@Laurelai@witches.town Would like to see a comparable chart for other resource consumption. If it's similar, that would be very useful to know.

cc: @dredmorbius

@woozle @Laurelai@witches.town It almost certainly is. Energy and other resource consumption is very highly correlated. And energy is pretty much carbon sources (nukes are ~20%, hydro and all renewables ~5-8% or so, climbing slightly with wind and solar).

@dredmorbius (cc @Laurelai@witches.town )

So, how does this affect my contention on G+, back when, that we could live much less resource-intensively than we do without sacrificing much in the way of life-quality?

That is, if only a tiny fraction of us are enjoying a QoL sufficient to cause most of the resource depletion...

@woozle @dredmorbius @Laurelai If there were 500m - 2 billion of us, maybe.

At 7.3 - 11 billion, not a chance.

Even the very poorest people remain alive largely because we've made such levels of poverty /survivable/, through medical and emergency food "relief" -- the /minimum/ level of subsistence necessary for survival. That's a point in Gregory Clark's "A Farewell to Alms". See the intro:

press.princeton.edu/titles/846

worldcat.org/oclc/767762001

@dredmorbius @dredmorbius @Laurelai@witches.town

I think you're assuming that the chart must be inaccurate.

If poor people make use of a resource that itself requires a lot of resource investment, then that should be counted as consumed by them.

I think the upper end of that chart is talking more about things like private jets/yachts, golf courses, McMansions, multiple homes...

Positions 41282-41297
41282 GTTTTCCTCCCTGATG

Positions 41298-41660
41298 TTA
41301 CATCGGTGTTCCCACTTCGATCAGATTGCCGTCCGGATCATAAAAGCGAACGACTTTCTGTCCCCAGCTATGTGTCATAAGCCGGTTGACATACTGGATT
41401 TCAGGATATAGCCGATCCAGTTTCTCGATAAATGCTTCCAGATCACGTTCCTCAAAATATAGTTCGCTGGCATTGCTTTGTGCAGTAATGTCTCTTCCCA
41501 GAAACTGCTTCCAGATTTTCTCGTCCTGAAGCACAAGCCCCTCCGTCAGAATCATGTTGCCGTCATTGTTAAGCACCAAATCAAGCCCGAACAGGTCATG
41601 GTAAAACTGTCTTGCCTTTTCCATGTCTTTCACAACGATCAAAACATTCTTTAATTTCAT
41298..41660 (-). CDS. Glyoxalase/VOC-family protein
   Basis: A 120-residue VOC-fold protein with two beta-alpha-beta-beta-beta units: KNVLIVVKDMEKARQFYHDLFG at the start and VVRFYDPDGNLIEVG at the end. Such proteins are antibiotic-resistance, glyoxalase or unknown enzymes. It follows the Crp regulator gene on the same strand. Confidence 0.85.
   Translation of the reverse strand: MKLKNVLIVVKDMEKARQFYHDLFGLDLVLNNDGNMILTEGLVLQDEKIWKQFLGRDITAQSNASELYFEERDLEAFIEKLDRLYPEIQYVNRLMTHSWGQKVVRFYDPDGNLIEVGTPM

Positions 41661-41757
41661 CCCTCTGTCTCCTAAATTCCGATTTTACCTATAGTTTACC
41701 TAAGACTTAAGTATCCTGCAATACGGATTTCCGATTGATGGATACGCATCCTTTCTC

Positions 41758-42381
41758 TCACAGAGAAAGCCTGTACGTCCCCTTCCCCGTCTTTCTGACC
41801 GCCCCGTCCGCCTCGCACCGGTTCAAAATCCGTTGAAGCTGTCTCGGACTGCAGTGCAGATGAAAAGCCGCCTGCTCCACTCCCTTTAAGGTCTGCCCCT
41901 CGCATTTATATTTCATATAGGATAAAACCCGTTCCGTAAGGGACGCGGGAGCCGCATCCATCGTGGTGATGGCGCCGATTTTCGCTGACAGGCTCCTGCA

Charts which specifically divide expenditures into "productive" and "personal" would be more informative.

@woozle @Laurelai@witches.town @dredmorbius I'm not.

I'm looking at a long line of history and data on what it takes to survive, what traditional societies have had available to them, both in resources and in product, and what it takes to produce, provide, and maintain that.

It is very, very, very hard to impress on anyone the scope and scale of change from 1800 - present. Or that ~1920 is about a technological midpoint, and ~1965 a population midpoint. Or the accruing debt / risk of many forms.

@dredmorbius @dredmorbius @Laurelai@witches.town

Okay, but that wasn't your argument earlier, at least with regard to my question.

And I'm not even disagreeing with you.

But it's not important to sort this all out here; it's more of a long-form forum question.

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